In 2004, Governor Schwarzenegger came into office proclaiming he would "blow up" the boxes and put an end to "multiple departments with overlapping responsibilities." His biggest challenge was, of course, the California correctional system which the Little Hoover Commission described in 2005 as a system with "persistent and serious problems, including egregious cost overruns, inmate abuse and parole failure." Despite a complex reorganization, new bond authority, numerous reform proposals and a multi-year fight with organized labor over management concessions, the state correctional system saw little improvement. By 2007, the Little Hoover Commission decried that "California's prisons are out of space and running out of time," and that "a default strategy of waiting until federal judges order needed changes is not governing."
Four years later, little has changed and the prison system is arguably in a worse position now. The state has ceded control of prison mental health, juvenile justice and prison health care to the federal courts and only a small amount of AB 900 bond money has been spent to construct new facilities (please see the previous report on AB 900). However, the most concerning development is the possibility of an unprecedented and massive court ordered release of inmates under the federal Prison Litigation Reform Act, 18 U.S.C. § 3626 (PLRA).
What is the Prison Litigation Reform Act?
The PLRA is a federal statute that was enacted in 1996 and can easily be separated into two main provisions: the first limits the ability of inmates to bring suit in federal court and appear in forma pauperis and the second limits the federal court's ability to impose consent decrees and other orders on state prison officials.
The first provision was included as a response to the increasing frequency of inmate civil right lawsuits deemed by members of Congress to be "frivolous" in nature. These suits tie up the federal court system and can be very costly for government entities to defend. At the time of its passage, the Senate sponsor of the measure famously pointed out one of the more egregious cases where an inmate had filed a federal civil rights suit after being served creamy peanut butter instead of the chunky peanut butter he had ordered.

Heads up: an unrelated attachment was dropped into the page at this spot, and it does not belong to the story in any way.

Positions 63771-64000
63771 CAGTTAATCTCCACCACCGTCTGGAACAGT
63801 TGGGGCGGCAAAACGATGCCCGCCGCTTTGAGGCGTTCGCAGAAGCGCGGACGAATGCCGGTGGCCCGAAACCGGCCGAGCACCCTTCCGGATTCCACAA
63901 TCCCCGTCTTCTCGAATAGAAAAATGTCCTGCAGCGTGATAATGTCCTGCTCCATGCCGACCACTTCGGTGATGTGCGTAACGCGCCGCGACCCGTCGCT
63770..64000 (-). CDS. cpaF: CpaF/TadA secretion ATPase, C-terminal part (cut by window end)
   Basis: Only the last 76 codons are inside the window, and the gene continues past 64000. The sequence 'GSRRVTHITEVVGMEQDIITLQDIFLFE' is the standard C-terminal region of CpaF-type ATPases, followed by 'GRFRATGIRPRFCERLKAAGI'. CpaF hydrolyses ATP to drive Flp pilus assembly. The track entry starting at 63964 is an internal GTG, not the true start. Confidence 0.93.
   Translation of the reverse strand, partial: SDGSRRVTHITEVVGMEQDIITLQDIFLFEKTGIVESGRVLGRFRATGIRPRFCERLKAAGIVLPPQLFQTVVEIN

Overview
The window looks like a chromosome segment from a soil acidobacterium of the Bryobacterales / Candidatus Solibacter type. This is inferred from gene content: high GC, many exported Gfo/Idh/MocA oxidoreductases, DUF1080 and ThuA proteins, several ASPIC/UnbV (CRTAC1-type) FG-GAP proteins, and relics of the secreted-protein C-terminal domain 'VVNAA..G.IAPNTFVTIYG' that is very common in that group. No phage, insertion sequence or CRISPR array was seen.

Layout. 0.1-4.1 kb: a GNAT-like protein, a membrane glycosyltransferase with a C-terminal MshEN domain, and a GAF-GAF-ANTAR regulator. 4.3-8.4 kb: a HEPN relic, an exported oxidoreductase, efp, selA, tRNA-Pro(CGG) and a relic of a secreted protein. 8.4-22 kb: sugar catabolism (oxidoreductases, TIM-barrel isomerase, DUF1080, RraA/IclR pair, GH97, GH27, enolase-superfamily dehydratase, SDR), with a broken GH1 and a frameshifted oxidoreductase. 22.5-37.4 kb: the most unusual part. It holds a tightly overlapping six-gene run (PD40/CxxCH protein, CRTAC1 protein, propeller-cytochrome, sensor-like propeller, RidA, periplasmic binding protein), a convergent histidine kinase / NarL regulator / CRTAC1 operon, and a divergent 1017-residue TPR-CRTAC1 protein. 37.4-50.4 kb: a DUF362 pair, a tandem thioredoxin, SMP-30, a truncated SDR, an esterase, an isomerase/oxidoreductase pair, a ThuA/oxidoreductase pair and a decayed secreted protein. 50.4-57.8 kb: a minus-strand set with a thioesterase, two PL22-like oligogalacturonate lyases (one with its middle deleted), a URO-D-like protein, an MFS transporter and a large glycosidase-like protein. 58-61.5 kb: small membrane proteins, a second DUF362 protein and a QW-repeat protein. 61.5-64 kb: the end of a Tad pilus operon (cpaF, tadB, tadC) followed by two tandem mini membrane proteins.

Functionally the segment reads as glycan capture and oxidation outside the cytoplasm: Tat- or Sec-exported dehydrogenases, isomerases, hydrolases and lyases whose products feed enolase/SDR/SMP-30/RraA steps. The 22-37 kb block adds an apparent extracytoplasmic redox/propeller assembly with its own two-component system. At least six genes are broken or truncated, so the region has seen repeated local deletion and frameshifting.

The second and more important section for the purposes of California's current predicament, places limitations on court injunctions and inmate release. It specifically provides that a federal court shall not grant or approve any prospective relief in a prison conditions lawsuit unless the court makes written findings that such relief is narrowly drawn, extends no further than is necessary to correct the violation of the federal right and is the least intrusive measure necessary to correct the violation. In the case of prisoner release orders, it provides that only a three-judge court may issue a prisoner release order. Prior to imposing such an order the court must first attempt a less intrusive relief and allow the defendant time to comply with any orders. In addition, the court must also find that crowding is the primary cause of the federal right violation and that no other relief will remedy the violation.